FBI investigators sorting through debris at the crash site of United Airlines flight 93 in Shanksville, Pennsylvania.
FBI investigators sorting through debris at the crash site of United Airlines flight 93 in Shanksville, Pennsylvania.

Inside 9/11’s most heroic story

IT WAS 9.24am on September 11, 2001, when pilot Jason Dahl received a terrifying message: "Beware any cockpit intrusion. Two a/c (aircraft) hit World Trade Centre."

Four minutes later, hijackers struck, with the flight recorder picking up the sound of a struggle and shouts of, "Mayday!" and "Get out of here! Get out of here!"

The plane plunged 200m. In a chilling recording at 9.31am, al-Qaeda terrorist Ziad Jarrah is heard telling passengers in broken English: "Ladies and gentlemen. Here the captain, please sit down, keep remaining sitting. We have a bomb on board. So sit."

The other hijackers can be heard just outside the cockpit, ordering the co-pilots: "Lie down. Down, down, down."

A pilot answers: "Please, please, please … Please, please, don't hurt me. … Oh God."

The next words that can be distinguished are: "I don't want to die."

Nothing more is heard from the pilots of United Airlines Flight 93.

United Airlines Flight 93 crashed into a remote field 20 minutes from Washington DC, after passengers fought back against al-Qaeda hijackers on September 11, 2001. Picture: AFP Photo/David Maxwell
United Airlines Flight 93 crashed into a remote field 20 minutes from Washington DC, after passengers fought back against al-Qaeda hijackers on September 11, 2001. Picture: AFP Photo/David Maxwell

 

Heroic Todd Beamer memorably told fellow passengers: ‘Let’s roll.’
Heroic Todd Beamer memorably told fellow passengers: ‘Let’s roll.’

 

Thomas Burnett phoned his wife Deena before joining the group storming the cockpit.
Thomas Burnett phoned his wife Deena before joining the group storming the cockpit.

 

Jeremy Glick, pictured with daughter Emerson, was also in the brave group.
Jeremy Glick, pictured with daughter Emerson, was also in the brave group.

 

This was when one of the most remarkable and heroic stories of 9/11 unfolded, as brave passengers prevented an even worse tragedy befalling America on that fateful day, almost 17 years ago.

The last pieces of the plane's wreckage will be returned to the memorial at the spot where it crashed in Pennsylvania later this year - along with the final items collected from the debris.

It is a moment of recognition for the families of the 40 passengers and crew who died on the plane when it ploughed into a field just 20 minutes away from the terrorists' target - the Capitol building in Washington, DC.

A WINDOW OF OPPORTUNITY

Flight 93 was in a different position to the other three planes hijacked that day.

The aircraft had taken off late from a crowded Newark Airport in New Jersey and was running 25 minutes behind schedule on its way to San Francisco.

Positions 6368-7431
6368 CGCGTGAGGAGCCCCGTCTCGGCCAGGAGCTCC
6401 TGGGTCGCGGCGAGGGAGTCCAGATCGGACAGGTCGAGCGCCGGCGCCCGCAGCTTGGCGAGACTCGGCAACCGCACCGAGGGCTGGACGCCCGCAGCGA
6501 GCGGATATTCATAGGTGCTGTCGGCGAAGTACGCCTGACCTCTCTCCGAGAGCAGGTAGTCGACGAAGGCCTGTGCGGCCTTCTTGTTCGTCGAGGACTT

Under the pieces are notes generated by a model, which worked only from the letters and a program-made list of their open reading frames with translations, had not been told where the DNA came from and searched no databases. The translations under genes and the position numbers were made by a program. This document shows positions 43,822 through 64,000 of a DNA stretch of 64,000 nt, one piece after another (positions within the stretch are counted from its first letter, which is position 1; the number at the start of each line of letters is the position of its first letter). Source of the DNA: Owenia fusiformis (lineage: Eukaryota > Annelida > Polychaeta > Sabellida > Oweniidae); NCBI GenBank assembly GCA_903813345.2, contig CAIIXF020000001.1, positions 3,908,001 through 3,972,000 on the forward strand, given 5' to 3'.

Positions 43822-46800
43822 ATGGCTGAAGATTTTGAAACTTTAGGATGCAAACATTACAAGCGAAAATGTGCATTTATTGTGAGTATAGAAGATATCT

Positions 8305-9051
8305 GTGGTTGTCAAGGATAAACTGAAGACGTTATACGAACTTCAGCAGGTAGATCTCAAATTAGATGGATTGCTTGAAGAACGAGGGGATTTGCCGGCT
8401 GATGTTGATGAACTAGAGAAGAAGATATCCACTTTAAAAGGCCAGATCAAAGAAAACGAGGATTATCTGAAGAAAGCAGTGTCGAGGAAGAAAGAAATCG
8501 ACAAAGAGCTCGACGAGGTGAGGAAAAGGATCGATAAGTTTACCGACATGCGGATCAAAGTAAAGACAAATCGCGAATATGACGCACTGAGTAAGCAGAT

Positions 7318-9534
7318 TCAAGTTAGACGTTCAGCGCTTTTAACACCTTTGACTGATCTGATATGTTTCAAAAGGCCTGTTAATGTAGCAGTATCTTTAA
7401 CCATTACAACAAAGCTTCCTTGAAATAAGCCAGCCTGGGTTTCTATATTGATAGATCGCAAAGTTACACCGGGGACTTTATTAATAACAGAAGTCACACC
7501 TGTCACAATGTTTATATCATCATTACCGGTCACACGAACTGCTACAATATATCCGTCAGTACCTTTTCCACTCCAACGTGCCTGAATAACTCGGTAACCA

Only four terrorists were on the flight, as opposed to the five on the other planes. It's believed the fifth intended member of the jihadist gang had been stopped from entering the US at a Florida airport just weeks earlier in August.

While their co-conspirators had hijacked their planes within half an hour, these attackers waited 46 minutes before launching their assault.

It meant that when passengers began phoning loved ones to tell them the pilots had had their throats cut, they learnt the sickening news that the World Trade Centre had been hit by two planes.

Realising the gravity of their situation, a group of passengers decided their only hope was to storm the cockpit - and began to devise a plan.

Among the courageous group was Todd Beamer, who had left his pregnant wife Lisa behind in New Jersey; Mark Bingham from California, a man later honoured as "smashing the gay stereotype"; Jeremy Glick, whose daughter Emerson was just three months old; and Tom Burnett, the first passenger to get a call through to someone - his flight attendant wife Deena.

He told her the plane had been hijacked by people claiming to have bomb, but that he didn't believe they did. A passenger was stabbed, he added. In a second call, she told him about the Twin Towers, and he said the hijackers were "talking about crashing this plane … Oh my God. It's a suicide mission".

His final words were: "Don't worry, we're going to do something."

Mr Beamer could only reach an airline phone operator. He asked her to tell his family he loved them, and then addressed the others with the now famous words: "Are you ready? Let's roll."

The group armed themselves with cutlery, boiling water, fire extinguishers and drink carts and began moving quickly towards the front of the plane.

Mr Beamer’s wife Lisa was pregnant with their daughter Morgan Kay. Picture: AP/Family Photo
Mr Beamer’s wife Lisa was pregnant with their daughter Morgan Kay. Picture: AP/Family Photo

THE FIGHTBACK

In the next recordings from the cockpit - revealed in the 9/11 Commission report released 14 years ago this weekend - the passengers can be heard fighting to enter the cockpit.